Whitney MacMillan, the last Cargill family member to lead that global company, died March 11 in Vero Beach, Fla. He was 90.
Born Sept. 25, 1929, in Orono, Minn., he was the great-grandson of Cargill founder W.W. Cargill and the son of Cargill MacMillan and Pauline Whitney MacMillan. He was chairman of the board and CEO of the company from 1976 until his retirement in 1995. In all, he spent 44 years at Cargill.
While presiding over the company during a remarkable era of growth and diversification, MacMillan also transformed how the company was managed and governed -- adding independent directors to its board, initiating an employee-stock ownership plan and preserving the family commitment to remaining privately owned. And, ultimately, handing over the top roles to non-family members.
“Whitney’s almost 20 years as Cargill’s CEO defined who we are today,” said Dave MacLennan. “He expanded the company from 31 to 53 countries and quadrupled our employee base. Under his leadership, Cargill entered the canola, cocoa, cotton, malt and fertilizer trading arenas and also began processing beef and pork, with our company being the first to adopt a model for the humane treatment of animals.”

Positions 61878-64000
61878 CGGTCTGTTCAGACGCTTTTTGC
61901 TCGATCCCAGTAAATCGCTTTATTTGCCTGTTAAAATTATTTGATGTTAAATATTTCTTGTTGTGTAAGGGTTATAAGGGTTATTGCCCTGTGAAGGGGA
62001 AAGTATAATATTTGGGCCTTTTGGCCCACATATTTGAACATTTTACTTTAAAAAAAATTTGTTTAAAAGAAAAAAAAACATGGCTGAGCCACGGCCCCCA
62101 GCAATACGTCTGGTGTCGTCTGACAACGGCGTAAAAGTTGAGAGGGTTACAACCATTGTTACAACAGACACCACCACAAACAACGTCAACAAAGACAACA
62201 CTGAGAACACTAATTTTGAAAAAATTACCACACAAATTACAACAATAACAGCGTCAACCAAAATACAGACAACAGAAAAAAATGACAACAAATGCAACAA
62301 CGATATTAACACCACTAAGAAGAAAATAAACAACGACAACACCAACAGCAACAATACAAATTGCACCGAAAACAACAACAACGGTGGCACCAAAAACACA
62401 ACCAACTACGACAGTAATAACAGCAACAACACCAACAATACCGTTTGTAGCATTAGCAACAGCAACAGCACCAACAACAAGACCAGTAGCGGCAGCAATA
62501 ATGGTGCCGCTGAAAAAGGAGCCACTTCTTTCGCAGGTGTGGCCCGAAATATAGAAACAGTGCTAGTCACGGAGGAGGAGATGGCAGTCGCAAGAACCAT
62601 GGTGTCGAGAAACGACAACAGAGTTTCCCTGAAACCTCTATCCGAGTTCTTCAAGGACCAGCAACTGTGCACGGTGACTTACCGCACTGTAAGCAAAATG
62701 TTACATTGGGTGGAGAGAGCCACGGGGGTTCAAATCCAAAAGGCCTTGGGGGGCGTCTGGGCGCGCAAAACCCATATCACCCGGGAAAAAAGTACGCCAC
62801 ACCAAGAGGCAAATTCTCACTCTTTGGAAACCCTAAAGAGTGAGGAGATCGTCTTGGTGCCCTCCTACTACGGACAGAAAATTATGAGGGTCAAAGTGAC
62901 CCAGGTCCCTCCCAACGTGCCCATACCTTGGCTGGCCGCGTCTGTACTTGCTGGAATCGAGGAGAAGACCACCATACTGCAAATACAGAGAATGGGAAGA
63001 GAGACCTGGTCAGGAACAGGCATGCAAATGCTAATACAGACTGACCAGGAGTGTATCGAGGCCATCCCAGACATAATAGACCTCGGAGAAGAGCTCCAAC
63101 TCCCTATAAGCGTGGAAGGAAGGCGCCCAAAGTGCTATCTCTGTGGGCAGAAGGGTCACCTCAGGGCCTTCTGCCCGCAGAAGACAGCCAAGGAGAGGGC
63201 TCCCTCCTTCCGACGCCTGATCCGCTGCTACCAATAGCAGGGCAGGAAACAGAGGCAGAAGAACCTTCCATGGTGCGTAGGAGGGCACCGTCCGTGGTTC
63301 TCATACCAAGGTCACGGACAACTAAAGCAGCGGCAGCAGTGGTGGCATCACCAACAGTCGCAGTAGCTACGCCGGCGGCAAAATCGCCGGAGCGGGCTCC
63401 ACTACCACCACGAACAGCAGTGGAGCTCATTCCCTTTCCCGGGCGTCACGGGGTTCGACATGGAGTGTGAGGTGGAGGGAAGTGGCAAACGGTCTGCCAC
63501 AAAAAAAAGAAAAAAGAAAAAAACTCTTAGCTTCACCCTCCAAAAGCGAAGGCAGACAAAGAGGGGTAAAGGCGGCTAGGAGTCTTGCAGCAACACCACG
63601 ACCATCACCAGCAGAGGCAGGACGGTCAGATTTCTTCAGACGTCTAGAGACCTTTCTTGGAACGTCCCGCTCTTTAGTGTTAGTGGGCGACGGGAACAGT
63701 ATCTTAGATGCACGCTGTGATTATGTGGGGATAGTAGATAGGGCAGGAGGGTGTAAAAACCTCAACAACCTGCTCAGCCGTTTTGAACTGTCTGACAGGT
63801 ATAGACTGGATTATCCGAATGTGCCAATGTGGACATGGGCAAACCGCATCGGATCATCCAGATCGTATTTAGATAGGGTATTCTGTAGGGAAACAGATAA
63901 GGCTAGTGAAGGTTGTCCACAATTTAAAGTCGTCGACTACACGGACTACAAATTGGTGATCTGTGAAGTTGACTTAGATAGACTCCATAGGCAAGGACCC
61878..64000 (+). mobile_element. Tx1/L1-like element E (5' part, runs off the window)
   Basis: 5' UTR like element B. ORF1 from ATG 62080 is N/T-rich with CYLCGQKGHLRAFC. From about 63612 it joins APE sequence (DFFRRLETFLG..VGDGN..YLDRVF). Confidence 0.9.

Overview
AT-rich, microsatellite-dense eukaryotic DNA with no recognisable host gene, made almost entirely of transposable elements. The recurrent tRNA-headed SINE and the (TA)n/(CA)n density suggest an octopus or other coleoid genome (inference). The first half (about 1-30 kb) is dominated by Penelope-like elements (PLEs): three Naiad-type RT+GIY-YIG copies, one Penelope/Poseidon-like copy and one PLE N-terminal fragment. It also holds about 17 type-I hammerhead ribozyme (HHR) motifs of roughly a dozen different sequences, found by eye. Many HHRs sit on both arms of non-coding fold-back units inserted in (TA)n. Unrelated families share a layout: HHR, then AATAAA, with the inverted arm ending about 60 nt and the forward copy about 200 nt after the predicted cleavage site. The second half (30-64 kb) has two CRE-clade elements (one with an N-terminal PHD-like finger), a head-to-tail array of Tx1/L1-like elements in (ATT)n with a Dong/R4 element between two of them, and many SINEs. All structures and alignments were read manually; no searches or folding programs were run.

Together with his wife Elizabeth (Betty), MacMillan also actively supported numerous charitable and educational programs and initiatives, many mirroring his special interests in values-based education, health care and environmental and cultural preservation. In retirement, he taught corporate strategy at the University of St. Thomas school of business, while also serving as an advisor on global trade, economy and other subjects for numerous universities, governmental agencies and public policy organizations.
Whitney is survived by Betty, his wife of 68 years, and their children, grandchildren and great grandchildren.
“When the history of Cargill is complete, Whitney’s name will figure prominently as one of the firm’s most important leaders,” said William Pearce, former Cargill vice chairman and colleague.